Since watching Phil Mickelson’s meltdown on the 72nd hole of the 106th U.S. Open Championship, I’ve been wondering what it must feel like to be standing on the tee with a one-shot lead and a chance to win golf’s ultimate prize.

Or at the free throw line, with two shots and my team down by one in the closing seconds of Game 7 of the NBA Finals.

Or a couple of feet behind the holder ready to attempt a 35-yard game-winning field goal to win the Super Bowl.

Even what it feels like to have a slow-rolling ground ball approaching and all you have to do is scoop it up and step on first base to be a World Series champion.

In sport it happens all the time. We identify the hero and the goat, the “we” being a pear-shaped media that somehow seems to know what if feels like to be — or almost be — a champion at a particular endeavor.

The arrogance and cocky attitude of a group that loves sport, yet likes to throw out words like “choke” is almost comical.

It’s the same group that makes jokes about the World Cup, yet when they see the interest decide that they had better talk about it because (insert clearing of throat here) they knew all along that American televisions would be tuned in.

On Sunday night, sportscast after sportscast went on about the “choke” earlier in the day at Winged Foot in New York. One state broadcast almost seemed to enjoy Mickelson’s pain then made mention of his failing to meet with the television media post-Open.

Unacceptable?

All I can remember is a certain Southern California thrashing of the University of Oklahoma in a football game and even the media of that particular Oklahoma station deciding it was best to avoid a post-game show all together.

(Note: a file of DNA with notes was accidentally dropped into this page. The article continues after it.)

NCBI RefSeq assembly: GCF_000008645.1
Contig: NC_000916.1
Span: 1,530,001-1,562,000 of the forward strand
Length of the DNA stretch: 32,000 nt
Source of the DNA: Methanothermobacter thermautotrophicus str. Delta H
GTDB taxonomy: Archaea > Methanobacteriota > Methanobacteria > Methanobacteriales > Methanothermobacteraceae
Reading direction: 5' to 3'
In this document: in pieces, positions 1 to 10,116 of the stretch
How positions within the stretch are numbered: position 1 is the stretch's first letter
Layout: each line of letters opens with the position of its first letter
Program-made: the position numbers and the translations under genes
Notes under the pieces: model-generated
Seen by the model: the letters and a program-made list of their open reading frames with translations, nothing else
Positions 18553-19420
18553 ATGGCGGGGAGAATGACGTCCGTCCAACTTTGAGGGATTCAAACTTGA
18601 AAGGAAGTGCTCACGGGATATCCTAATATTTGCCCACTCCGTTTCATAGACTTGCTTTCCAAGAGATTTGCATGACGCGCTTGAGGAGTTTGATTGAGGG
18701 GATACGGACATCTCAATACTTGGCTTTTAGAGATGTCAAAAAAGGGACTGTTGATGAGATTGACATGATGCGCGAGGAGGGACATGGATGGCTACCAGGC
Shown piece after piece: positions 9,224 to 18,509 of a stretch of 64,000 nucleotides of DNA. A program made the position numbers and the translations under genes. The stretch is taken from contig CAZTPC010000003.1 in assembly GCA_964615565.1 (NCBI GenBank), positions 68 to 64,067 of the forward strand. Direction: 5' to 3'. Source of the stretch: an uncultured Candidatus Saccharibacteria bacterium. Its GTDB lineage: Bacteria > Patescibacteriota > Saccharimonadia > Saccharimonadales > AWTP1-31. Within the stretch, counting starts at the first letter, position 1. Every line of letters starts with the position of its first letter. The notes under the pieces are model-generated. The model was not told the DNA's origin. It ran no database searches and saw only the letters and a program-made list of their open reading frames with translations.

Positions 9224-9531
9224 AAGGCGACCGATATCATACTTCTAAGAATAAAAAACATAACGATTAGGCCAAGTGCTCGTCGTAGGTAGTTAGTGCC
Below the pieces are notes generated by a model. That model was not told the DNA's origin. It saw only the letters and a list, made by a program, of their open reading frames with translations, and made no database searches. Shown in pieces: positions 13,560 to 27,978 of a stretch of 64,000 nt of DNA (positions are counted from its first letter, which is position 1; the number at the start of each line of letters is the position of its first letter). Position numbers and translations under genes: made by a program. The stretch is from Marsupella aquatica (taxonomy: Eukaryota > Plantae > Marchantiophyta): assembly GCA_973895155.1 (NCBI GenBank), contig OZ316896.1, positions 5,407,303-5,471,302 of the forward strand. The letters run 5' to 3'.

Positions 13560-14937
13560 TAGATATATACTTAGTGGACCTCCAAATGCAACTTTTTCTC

Mickelson eventually talked to reporters in New York and he did make mention of “choke” and “I am an idiot,” but he’s obviously earned the right to say it.

Put yourself in the shoes of the guy who missed the field goal, the free throws, or even Bill Buckner. Five minutes later are you going to want to talk to anybody?

Fact is, 97-percent of us will never be in that position.



Too early for football?

In between World Cup games — 21 of 32 in 11 days — I pulled out the ballot for the Big 12 Conference’s 2006 Preseason All-Big 12 Football Team. There are a couple of givens — Adrian Peterson as Offensive Player of the Year and the Sooners as the South’s top pick — but picking the best individuals in the league is anybody’s guess in late June.

The Cowboys do have a few all-league candidates.

A strong spring could put safety Andre Sexton and receiver Adarius Bowman in the mix for All-Newcomer honors, while D’Juan Woods is obviously among the conference’s best wideouts.

And if the spring was any indication, Victor DeGrate could show up on a few radar screens before December.

We all know, however, that wins translate into All-Conference squads and for the Pokes to put even one on the list, it’s going to take more than five wins in 2006.



Rumor mill

Yes, two-time NCAA wrestling champion Steve Mocco is thinking about football this fall. Collegiate athletes have five years of eligibility with a maximum of four per sport — plus an extra year for medical redshirts or particular hardship cases ruled on by the NCAA.

Mocco finished his collegiate wrestling career last March and has been working out this summer. No football since junior high will most likely not translate into a varsity spot this fall.

Of course this is Steve Mocco, so it wouldn’t be a complete shocker to see him make the team this August. If nothing else, his intensity might rub off on a few members of a team that is picked to finish last in the Big 12 South Division.

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